Review: Charles and the Welsh Revolt by Arwel Vittle
As the subtitle to this impactful book tells us, namely “The Explosive Start to King Charles III’s Royal Career,” this is a chronicle of an agitated phase in modern Welsh history. It aims to give readers ‘an idea of what it was like to be part of a Welsh revolt against the English Crown melding oral history with a narrative of the events leading up to the future King of England’s Investiture at Caernarfon Castle in July 1969.
A decade that included the drowning of Cwm Tryweryn and the tragedy of Aberfan closed with Welsh institutions and communities riven by the Investiture.
The roots of some of the discontent reached back to the winter of 1282 when Llewelyn ap Gruffudd, the leader of the mountain kingdom of Gwynedd and the Prince of Wales was killed in Cilmeri in mid Wales. He was the last of the native line, a murder seen as nothing less than a cosmic event by the poets of the day and which still resonated down the years.
Or as the historian John Davies put it: ‘Henceforth the fate of the Welsh, in every part of their country, would be to live under a political system in which they and their characteristics would only have a subordinate role, a fact which would be a central element in their experience until this very day and hour.’
The vivid and gripping story Vittle unrolls is one full of colourful characters, strong opinion and dramatic events. There is Bernard Marmaduke Fitzalan-Howard, the 16th Duke of Norfolk, a dab hand at arranging royal ceremonies who had to deal with mundane emergencies such as the coronet being shattered as it was being hallmarked, so that the future king had to wear an orb made up of a ping-pong ball.
Then there is John Jenkins, a member of the Royal Dental Corps who was masterminding Mudiad Amddiffyn Cymru’s bombing campaign as if he were pulling the teeth of the British Establishment.
Add the arch-Royalist and acerbic Secretary of State for Wales, George Thomas, who hated the Welsh language and then the flamboyant horse breeder and British Army veteran Julian Cayo-Evans, helming the sometimes comedic Free Wales Army and you have the dramatis personae of a pretty lavish and lively soap opera.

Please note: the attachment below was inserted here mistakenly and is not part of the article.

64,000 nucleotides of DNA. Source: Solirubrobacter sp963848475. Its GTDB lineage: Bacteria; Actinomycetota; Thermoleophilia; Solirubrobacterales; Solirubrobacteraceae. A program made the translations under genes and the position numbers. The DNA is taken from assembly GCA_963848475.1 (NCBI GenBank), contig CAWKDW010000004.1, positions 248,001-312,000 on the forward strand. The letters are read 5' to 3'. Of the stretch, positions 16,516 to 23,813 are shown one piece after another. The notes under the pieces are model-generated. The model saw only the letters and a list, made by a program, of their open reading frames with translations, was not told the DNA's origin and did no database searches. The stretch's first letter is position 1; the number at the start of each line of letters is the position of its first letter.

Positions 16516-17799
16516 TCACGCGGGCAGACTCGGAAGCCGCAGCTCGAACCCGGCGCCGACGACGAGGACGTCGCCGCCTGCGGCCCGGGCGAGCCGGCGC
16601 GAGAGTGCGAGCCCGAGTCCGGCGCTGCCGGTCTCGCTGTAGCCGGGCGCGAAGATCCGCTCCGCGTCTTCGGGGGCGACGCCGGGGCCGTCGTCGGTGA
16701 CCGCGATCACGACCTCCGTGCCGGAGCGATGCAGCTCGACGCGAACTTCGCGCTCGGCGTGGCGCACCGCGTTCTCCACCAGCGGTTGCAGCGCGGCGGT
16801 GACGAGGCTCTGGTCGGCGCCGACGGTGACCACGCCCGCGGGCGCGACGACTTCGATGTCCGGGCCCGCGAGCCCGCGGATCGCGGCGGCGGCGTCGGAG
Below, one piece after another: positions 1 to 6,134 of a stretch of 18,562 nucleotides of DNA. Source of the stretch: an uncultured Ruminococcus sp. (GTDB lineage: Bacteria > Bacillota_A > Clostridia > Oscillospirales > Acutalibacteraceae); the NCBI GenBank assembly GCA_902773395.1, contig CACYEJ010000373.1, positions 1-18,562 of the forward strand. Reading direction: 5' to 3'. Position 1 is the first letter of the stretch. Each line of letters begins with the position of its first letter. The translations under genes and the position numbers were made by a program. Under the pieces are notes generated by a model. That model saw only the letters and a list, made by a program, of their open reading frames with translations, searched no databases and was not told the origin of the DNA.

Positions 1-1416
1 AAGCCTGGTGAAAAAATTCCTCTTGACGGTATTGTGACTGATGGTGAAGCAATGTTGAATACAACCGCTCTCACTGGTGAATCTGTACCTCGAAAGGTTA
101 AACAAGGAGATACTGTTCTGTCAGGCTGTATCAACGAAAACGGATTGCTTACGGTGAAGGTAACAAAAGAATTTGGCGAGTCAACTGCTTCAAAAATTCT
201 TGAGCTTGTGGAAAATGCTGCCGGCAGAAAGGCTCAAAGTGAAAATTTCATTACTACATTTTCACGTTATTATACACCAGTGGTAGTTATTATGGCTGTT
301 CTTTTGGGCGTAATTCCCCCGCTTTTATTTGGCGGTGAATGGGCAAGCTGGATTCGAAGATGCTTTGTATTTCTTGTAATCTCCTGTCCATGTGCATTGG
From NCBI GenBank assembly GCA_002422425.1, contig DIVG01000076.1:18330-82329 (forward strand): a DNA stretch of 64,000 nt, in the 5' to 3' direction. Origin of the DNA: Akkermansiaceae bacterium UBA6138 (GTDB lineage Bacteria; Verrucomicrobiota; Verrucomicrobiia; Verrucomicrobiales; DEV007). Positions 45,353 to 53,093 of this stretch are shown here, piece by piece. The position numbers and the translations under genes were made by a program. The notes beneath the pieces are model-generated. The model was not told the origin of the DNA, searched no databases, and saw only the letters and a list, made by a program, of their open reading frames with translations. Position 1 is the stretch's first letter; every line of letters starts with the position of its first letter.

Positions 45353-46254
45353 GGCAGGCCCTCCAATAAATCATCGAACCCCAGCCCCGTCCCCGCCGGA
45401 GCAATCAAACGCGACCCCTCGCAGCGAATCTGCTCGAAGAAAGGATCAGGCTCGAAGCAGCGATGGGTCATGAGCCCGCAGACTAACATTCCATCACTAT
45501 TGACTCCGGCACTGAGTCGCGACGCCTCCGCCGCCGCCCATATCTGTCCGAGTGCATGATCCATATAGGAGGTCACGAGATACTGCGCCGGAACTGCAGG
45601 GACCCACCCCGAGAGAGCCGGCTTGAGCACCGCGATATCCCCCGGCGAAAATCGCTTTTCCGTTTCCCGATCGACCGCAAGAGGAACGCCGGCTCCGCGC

Except this one had real-life consequences. A young lad from Buckinghamshire, Ian Cox, holidaying in Caernarfon, lost part of his leg when an undiscovered bomb went off. Two members of MAC, Alwyn Jones and George Taylor, died when their bomb exploded. It wasn’t just pomp and ceremony.
But that cast list had to grow and grow. There were agents provocateurs seeking to infiltrate the nationalist ranks. On the day itself almost 1200 uniformed soldiers lined the procession route as well as over 2,200 soldiers.
And one day of ceremony and gun salutes wasn’t enough. There was a three month tourism campaign to coincide, not to mention Charles’ own charm offensive which included learning some Welsh language, history and culture on a six-week sheep dip in Aberystwyth.
The event caused migraine-style headaches for Plaid Cymru. Newly elected MP Gwynfor Evans spent so much time on the horns of a dilemma that he probably needed to wear rodeo rider’s chaps.
Many of his members were unutterably opposed to the Investiture, one of those being a young member of the party, Dafydd Elis-Thomas.
Writing in the youth arm’s magazine I’r Gad he stated categorically that there was no welcome for the Prince in modern Wales:
We don’t want the medieval hangover of prince, we don’t want the meaningless, powerless symbol of a dying Empire. What we want is the real institution of a modern nation…a Parliament….If you don’t want to make a fool of yourself in the greatest farce of modern Welsh history, don’t come back to Caernarfon in 1969 – but go back to Cambridge, Charlie boy. Wales has her own leaders and her own destiny now.
The book moves at a lick consonant with the fast-moving events themselves, with an awful lot happening, such as the arrests and subsequent trials of ten members of the FWA, which coincidentally ended as the Investiture happened, a cautionary tale told to the public in the court of law.
There was also the advent of what John Hughes, the head of Gwynedd CID at the time described as ‘political policing,’ when the Shrewsbury Unit was set up over the border to defeat the Welsh extremists.
This was in part a reaction to an apparent reluctance on the part of Welsh police forces to share info with each other, along with deepening Home Office suspicion that some Welsh officers were sympathetic to the nationalist cause.
The full story of the Investiture has yet to be told of course. Some of the files on Emyr Llywelyn – imprisoned in 1963 for damage as they they built the dam at Tryweryn – were not unlocked after the usual 30 years, as an additional order had been made to keep them secret for longer. Which suggests that an old nervousness is still twitching.
But since 1969 and now some things have become clearer. The tide of history, Vittle suggests, seems to be running against the British Crown, with, for example, 36 of the 56 members of the Commonwealth already turned republics.
Only this week Belize and Jamaica moved to remove the British Monarch as the head of their respective states, mooting referendums to gauge the mood of their peoples.
For the mood of a country can change, sometimes slowly or sometimes at a lick. Arwel Vittle’s chronicle of hunger strikes and of weapon arsenals being thrown into lakes, of demos and Cymdeithas yr Iaith sit-ins shows us a turning point in Welsh history and a vivid reminder of how we got to where we are today.
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